NextDNS Joins Firefox’s Trusted Recursive Resolver Program Committing to Data Retention and Transparency Requirements that Respect User Privacy
Firefox announced a new partnership with NextDNS to provide Firefox users with private and secure encrypted Domain Name System (DNS) services through its Trusted Recursive Resolver Program. The company has committed to putting user privacy first in efforts to modernize DNS.
For more than 30 years, DNS has served as a key mechanism for accessing sites and services on the web. DNS is the Internet’s directory. It translates names we know like www.firefox.com to numeric Internet addresses that a computer understands. Almost every activity on the Internet begins with a DNS request.
The Domain Name System (DNS) is one of the oldest parts of internet architecture, and remains largely untouched by efforts to make the web safer and more private. Malicious actors can spy on or tamper with users’ browsing activity and DNS providers, including internet service providers (ISPs), can collect and monetize a user’s browsing activity.
Over the last two years, Firefox, in partnership with other industry stakeholders, has been working to develop, standardize, and deploy DNS over HTTPs (DoH). DoH aims to protect that same browsing activity from interception, manipulation, and collection in the middle of the network.
But encrypting DNS data with DoH is only the first step. Requiring the companies handling this data have rules in place – like the ones outlined in the TRR program – ensures that the access to that data is not being abused, is a necessary second.
“For most users, it’s very hard to know where their DNS requests go and what the resolver is doing with them.” said Eric Rescorla, Firefox CTO. “Firefox’s Trusted Recursive Resolver program allows Mozilla to negotiate with providers on your behalf and require that they have strong privacy policies before handling your DNS data. We’re excited to have NextDNS partner with us in our work to put people back in control of their data and privacy online.”
Our trusted recursive resolver program aims to standardize requirements for three areas: limiting data collection and retention from the resolver, ensuring transparency for any data retention that does occur, and limiting any potential use of the resolver to block access or modify content. By marrying the right technology – DoH – and strict operational requirements for those implementing it, we are improving user privacy by default by finding good partners, establishing legal agreements that put privacy first, and shipping a product we believe is best by default.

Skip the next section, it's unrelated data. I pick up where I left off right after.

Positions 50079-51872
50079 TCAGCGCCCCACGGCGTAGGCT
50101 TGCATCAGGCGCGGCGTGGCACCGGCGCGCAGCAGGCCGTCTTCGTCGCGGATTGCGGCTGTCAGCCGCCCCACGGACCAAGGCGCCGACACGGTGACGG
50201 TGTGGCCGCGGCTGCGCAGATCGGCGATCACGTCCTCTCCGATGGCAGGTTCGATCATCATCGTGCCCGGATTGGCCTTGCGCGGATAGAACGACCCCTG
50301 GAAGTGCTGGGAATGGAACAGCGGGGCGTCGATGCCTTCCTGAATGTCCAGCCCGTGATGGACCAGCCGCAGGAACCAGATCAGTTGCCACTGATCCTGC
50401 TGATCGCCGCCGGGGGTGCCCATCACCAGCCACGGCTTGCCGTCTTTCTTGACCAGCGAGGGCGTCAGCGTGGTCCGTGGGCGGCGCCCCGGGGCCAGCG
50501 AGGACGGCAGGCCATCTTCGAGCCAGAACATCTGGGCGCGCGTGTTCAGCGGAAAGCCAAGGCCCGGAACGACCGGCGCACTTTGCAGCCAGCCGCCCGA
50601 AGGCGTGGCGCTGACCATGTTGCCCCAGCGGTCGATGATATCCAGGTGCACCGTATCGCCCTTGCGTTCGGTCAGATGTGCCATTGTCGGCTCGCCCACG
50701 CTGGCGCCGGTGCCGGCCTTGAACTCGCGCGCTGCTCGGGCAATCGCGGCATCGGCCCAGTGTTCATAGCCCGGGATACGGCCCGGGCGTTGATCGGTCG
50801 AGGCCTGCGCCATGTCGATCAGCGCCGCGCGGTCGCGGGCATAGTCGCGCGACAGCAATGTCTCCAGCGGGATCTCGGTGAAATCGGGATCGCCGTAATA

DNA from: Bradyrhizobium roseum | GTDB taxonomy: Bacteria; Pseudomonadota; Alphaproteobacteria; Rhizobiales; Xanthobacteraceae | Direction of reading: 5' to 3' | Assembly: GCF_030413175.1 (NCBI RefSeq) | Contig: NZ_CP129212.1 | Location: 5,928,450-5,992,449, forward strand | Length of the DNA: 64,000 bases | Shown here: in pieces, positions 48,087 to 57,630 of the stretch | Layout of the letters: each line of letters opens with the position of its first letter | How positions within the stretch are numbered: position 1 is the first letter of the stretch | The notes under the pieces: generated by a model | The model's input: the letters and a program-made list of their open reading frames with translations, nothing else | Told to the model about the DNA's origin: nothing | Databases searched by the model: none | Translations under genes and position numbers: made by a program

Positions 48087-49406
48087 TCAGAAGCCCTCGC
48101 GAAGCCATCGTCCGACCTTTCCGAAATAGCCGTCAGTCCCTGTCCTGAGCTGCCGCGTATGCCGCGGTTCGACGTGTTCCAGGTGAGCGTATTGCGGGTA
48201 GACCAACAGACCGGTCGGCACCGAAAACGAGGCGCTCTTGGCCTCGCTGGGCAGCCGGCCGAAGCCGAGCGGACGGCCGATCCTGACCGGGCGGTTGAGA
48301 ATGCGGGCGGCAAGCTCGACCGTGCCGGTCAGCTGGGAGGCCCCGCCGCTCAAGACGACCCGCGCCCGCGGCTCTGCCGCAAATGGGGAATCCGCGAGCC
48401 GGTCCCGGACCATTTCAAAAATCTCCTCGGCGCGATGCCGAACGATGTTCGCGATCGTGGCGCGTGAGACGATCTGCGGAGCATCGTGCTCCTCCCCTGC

“We applaud Mozilla’s leading stance on privacy and we are proud to partner with them to offer the choice of a modern, fast and no-logs trusted DNS resolver to the Firefox community,” said Romain Cointepas, Co-founder, NextDNS.
NextDNS launched in March 2019 providing a fully customizable, modern and secure DNS resolver. Since then the company has worked to continue to improve the service and has released DNS-over-HTTPS apps for all major platforms (iOS, Android, macOS, Windows, Linux) and routers.
NextDNS is the latest resolver to join the TRR program. Cloudflare joined the program in 2018.
“Cloudflare joined the program back in 2018 with its launch of 18.104.22.168, the public DNS resolver built around the principle of privacy-first. We believe that giving consumers the ability to choose the fastest, most privacy-respecting DNS is a win-win. It’s good for them and it’s good for the Internet,” said Matthew Prince, co-founder & CEO, Cloudflare. “We hope more ISPs and DNS providers will follow this lead so we can finally encrypt one of the Internet’s most important protocols.”
While the TRR program, and its privacy first policies, is specific to Firefox’s implementation of DoH, we believe that all internet users are entitled to these protections. As the work to implement DoH continues, we look forward to bringing more partners into the TRR program who are committed to bringing the DNS system into the 21st century with the privacy and security protections users deserve and hope the rest of the industry follows suit.